Backloggery Beatdown: Enter the Contestants

COOL ARTWORK, BRO! Now how about give us the option to use those cool knives to use in the game, huh?

I swear that my playthrough Chronicles of Riddick: Escape from Butcher Bay, as the series latest film,  Riddick, is about to hit the stores on DVD is purely coincidental (but hey, I’m sure my bosses at PTBN won’t mind!). The truth is that the former has been a game on my backlog for years now. I remember reading message boards back in the glory days of the original Xbox where users would sing of its praises, particularly the melee combat and stealth elements. I finally got around to playing it because the sequel, Escape from Dark Athena, is part of my Steam Library, and I purchased it in good faith believing that when I finally played Escape from Butcher Bay it would be good. Now, I am ambivalent.

Don’t get me wrong. Escape from Butcher Bay is a solid game. Good enough to the point where I don’t regret investing roughly ten hours of my time to play a game that is almost ten years old? No. It’s more my fault than the game’s for taking too long. I’m not even sure that the game would have felt more satisfying had I played it when the movie Chronicles of Riddick was still in circulation, because after watching Pitch Black again after the suggestion of my wife, I have come to realize that this game portrays a one-dimensional Richard B. Riddick. And an inaccurate one: the usage of guns in the game, besides the awesome stun gun, which should have been an option from the beginning instead of finding it at the halfway point, was a turn-off because Riddick is a “Wolveriene clone,” and the idea of him using guns is just…silly. I quit the game, considering whether or not I would have to turn in my “hardcore gamer” badge because I was wavering to finish. Thus,  I did something else that might jeopardize my hardcore status:

I read a FAQ on the game to see how much longer I had to endure the game, and if there were any remaining plot devices besides how he acquires his shiners (eyes) that were worth investigating. I discovered that aliens (“wtf are aliens doing on a prison site?” I wondered) would show up, and yes, I did not have much longer to go.

Yo dawg, I heard you like shooters!
So we put guns in yo stealth game so you shoot while you sneak and sneak while you shoot.
Forreal though, Xzibit lends his voice for some VA talent. I’m sure the cornrows were his personal touch much like the Samuel L. Jackson’s purple light saber in the Star Wars movies.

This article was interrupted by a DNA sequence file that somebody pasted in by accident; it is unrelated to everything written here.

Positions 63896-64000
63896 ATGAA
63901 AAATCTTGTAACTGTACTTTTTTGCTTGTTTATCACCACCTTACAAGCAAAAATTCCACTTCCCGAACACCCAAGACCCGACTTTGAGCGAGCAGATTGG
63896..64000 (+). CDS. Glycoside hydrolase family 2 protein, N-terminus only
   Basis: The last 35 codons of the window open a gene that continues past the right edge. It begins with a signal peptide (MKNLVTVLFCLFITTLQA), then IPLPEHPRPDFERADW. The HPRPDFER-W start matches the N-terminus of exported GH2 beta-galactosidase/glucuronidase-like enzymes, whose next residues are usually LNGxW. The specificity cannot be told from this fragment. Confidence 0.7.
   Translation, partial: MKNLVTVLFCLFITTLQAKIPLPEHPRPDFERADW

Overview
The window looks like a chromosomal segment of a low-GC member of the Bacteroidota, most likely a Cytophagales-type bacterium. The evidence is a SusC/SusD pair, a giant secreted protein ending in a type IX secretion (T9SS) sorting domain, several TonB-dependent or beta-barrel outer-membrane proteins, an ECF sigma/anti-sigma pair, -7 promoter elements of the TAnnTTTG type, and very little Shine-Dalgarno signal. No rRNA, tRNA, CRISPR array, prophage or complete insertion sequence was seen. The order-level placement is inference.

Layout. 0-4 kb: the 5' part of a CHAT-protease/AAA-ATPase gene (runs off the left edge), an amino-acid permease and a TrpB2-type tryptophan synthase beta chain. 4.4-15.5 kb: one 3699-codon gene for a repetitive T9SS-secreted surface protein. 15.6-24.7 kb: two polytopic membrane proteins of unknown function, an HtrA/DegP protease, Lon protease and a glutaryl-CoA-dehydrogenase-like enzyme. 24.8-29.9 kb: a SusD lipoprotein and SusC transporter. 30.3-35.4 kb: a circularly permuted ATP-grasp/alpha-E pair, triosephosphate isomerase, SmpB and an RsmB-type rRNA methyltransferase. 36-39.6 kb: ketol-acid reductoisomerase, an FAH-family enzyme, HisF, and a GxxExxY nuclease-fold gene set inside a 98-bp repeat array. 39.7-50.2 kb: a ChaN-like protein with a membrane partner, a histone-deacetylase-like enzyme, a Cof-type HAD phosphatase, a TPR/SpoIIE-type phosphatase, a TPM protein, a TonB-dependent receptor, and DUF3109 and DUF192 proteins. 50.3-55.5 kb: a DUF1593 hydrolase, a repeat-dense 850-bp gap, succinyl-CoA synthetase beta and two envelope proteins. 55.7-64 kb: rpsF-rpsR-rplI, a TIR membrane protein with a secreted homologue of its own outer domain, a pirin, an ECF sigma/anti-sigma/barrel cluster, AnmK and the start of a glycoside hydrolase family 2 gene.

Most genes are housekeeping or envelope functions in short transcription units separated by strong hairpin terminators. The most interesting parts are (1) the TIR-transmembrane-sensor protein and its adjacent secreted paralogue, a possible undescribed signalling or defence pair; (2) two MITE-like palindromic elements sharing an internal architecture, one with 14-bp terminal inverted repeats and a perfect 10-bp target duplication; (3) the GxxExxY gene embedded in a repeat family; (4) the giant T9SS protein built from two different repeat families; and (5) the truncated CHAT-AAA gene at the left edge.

So I returned to finish the game because I actually like Riddick as a character. Maybe he’d give me a few one liners for the road besides “Beautiful.”

riddick heal
There are only two characters that I can think of in the wild world of (science) fiction who puncture themselves with with syringes that dwarf Crocadile Dundee’s knife.The Yautja (aka Predator) and Riddick

What makes Riddick an appealing character must be attributed to the accouterments of its actor, Vin Diesel. He possesses the archetypal “tough guy” voice, which is no fault of his because it’s actually how he sounds even when he’s having a good time. So he’s a natural fit for Riddick’s character. Diesel maintains a chiseled physique, so on-screen, Riddick’s physical prowess granted by his lineage as a Furyan is believable, i.e. “dude is stronger than he looks.” Finally, Diesel differs from the conventional action hero in that he is biracial. Like Halle Berry, who is arguably more recognizable than any “other” “black” actress in Hollywood, Diesel has “crossover” market appeal. Why is the latter relevant to the Riddick films and/or videogame? Because:


In another Hollywood parallel, Terry Crews was thrown into the Expendables, but he’s a comedian who happens to be swole as a motha, and “makes sense” hanging around guys who HGH’d for their roles. Without him, it becomes excruciatingly obvious how…orthodox…the other characters are; in some ways, that’s the point. But if you’re like me, it’s a bitter reminder of discriminatory practice that still exists in Hollywood. Therefore, Diesel’s presence as an iconic character—like a John McClane or John Rambo—is welcome.

 But as far as the games are concerned, I experienced a nice history lesson while playing Escape from Butcher’s Bay. As it was the Director’s Cut, played on PC, I do wonder how it would fit within the discourse concerning “mature gaming,” given how guards would be dropping F-bombs everywhere…someone’s poor moms didn’t do anything to deserve that kind of verbal abuse! But what else would one expect from a sausage-fest in a maximum security prison on a quasi-uninhabitable planet?

Did I say that Riddick was comparable to Wolverine? On second thought, dude strikes me as a Lobo kind of guy.

What should Maurice play next? Check out his backlog and send him an email ( to let him know!